If our website is down again, please feel free to contact us so that we will know about it. If it is the fault of our web hosting provider again, we will seriously consider switching to a more reliable one.


P.S. Let’s do some math on Yahoo!’s Small Business Web Hosting’s reliability. It went down at 4pm, November 9th. Right now, it is 8:45pm, November 10 and part of their web hosting service is still down (i.e. partially running at this time of writing). The last time their web hosting service went down was exactly 1 week ago. Therefore, in the space of 1 week, their uptime percentage is only 91.07% at the worst case and 95.8% at the confirmed best case (we were manually monitoring Yahoo!’s Small Business Web Hosting’s service level). Given that the industry standard promises 99.99% uptime reliability, this means that Yahoo!’s Small Business Web Hosting’s reliability is, as of right now, around up to 9% worse than industry standard. Yahoo!’s Small Business Web Hosting have to do better than that!

P.P.S. It’s 12:45pm and other parts of the web site is still reporting an “500 Internal Server error” intermittently. It has now been 21 hours since this issue began. That made Yahoo!’s Small Business Web Hosting reliability statistic to be between 87.5% and 95.8%!

New accounting makes it hard to mark-to-model

Thursday, November 8th, 2007

Yesterday, in How solvent are some of the major US financial institutions?, we paraded the solvency skeletons of major US financial institutions. We provocatively asked what will happen if all these assets are marked-to-market?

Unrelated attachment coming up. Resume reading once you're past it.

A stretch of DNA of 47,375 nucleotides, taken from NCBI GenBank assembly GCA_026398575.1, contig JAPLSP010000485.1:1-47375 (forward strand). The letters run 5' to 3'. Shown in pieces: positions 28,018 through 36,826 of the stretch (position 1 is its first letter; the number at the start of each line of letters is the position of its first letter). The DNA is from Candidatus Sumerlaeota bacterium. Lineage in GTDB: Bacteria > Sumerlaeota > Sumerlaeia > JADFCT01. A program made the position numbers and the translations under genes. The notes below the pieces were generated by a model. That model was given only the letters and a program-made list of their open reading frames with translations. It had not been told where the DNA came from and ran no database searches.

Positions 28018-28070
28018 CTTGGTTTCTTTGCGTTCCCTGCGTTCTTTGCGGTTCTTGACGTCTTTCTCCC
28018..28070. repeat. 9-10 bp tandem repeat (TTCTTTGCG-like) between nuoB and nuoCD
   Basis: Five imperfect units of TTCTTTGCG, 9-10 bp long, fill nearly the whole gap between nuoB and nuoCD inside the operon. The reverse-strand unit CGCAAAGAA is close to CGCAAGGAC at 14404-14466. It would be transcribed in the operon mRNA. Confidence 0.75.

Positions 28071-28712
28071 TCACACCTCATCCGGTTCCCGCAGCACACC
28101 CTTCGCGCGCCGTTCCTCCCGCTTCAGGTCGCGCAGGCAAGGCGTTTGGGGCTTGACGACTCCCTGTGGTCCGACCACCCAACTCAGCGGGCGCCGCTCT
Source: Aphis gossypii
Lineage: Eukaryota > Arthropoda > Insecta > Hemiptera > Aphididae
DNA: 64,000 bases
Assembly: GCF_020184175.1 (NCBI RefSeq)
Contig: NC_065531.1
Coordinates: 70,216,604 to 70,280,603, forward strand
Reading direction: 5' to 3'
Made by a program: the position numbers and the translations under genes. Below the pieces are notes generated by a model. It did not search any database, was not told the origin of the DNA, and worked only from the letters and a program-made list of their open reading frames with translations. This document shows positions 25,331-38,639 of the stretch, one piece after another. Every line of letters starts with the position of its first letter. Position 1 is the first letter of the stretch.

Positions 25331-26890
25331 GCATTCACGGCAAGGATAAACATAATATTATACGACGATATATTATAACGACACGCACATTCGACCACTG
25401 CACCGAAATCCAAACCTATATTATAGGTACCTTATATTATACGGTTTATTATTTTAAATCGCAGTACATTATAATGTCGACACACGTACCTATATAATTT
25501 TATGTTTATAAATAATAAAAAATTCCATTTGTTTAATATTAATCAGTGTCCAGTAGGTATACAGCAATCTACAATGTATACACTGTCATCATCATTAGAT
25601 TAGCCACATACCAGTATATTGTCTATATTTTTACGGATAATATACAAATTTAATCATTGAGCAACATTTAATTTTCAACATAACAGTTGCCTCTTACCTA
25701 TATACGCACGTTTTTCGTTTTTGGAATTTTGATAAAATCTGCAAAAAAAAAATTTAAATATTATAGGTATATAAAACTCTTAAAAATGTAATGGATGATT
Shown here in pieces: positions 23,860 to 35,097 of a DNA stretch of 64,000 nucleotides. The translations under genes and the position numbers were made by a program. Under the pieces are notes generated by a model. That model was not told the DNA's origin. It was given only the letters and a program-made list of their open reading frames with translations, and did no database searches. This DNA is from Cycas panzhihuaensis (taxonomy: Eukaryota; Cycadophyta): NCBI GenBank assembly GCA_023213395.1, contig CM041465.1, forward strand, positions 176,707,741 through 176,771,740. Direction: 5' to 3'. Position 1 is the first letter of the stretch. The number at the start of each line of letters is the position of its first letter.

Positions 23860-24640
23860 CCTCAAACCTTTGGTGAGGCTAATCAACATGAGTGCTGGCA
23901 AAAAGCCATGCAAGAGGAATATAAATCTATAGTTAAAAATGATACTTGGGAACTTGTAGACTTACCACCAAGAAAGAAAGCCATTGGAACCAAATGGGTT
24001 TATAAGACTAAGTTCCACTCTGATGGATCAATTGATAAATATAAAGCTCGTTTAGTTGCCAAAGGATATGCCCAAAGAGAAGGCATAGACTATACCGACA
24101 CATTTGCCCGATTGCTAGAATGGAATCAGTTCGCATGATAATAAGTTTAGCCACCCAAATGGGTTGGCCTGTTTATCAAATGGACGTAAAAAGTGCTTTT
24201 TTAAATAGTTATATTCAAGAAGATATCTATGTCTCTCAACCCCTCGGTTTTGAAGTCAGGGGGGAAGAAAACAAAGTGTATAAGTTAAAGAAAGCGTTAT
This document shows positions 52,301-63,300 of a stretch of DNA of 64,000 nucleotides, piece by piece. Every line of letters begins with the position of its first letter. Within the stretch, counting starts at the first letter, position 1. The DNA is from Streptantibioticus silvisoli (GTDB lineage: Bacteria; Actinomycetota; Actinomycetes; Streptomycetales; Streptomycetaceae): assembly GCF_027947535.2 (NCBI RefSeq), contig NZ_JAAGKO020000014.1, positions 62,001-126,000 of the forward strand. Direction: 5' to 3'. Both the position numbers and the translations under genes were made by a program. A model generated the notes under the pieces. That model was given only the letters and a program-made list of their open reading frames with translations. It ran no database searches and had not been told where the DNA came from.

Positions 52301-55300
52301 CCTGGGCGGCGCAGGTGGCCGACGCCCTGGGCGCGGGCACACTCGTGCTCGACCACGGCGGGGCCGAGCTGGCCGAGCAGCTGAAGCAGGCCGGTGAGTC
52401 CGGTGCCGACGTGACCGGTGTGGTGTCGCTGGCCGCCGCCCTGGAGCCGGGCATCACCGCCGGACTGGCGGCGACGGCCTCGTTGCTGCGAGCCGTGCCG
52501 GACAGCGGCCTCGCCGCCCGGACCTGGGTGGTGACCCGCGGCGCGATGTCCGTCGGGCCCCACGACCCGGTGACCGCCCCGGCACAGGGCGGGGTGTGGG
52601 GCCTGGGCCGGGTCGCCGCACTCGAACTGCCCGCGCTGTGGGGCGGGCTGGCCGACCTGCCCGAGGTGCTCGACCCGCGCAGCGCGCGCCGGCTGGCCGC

Well, November 15 is the day of reckoning because a new accounting rule (FASB 157) will take into effect on that day. Basically, that new accounting regulation will make it harder for companies to mark the value of their illiquid assets to model. The most vulnerable will be Morgan Stanley, with their marked-to-model assets worth 251% of their equity capital (assets minus liability), followed by Goldman Sachs (185%).

According to this news report in Bloomberg, this new accounting rule can result in up to $100 billion of write-downs. Nouriel Roubini reckons that $500 billion is “quite reasonable and likely” (see Credit and Financial Markets Losses: $100 billion or $200 billion? Or most likely $500 billion?).

Obviously, write downs of such magnitude are going to spook the market. Be prepared for a rough ride (a crash is definitely a possibility) ahead!

How solvent are some of the major US financial institutions?

Wednesday, November 7th, 2007

Back in Re-pricing of assets- from ?marked? to model to ?marked? to market, we mentioned about the re-pricing of securitised debt instruments from marked-to-model to marked-to-market. Today, we shall compare the equity capital base against the marked-to-model assets of major US financial institutions, courtesy of this blog article from Nouriel Robini, who is one of the respected contrarians: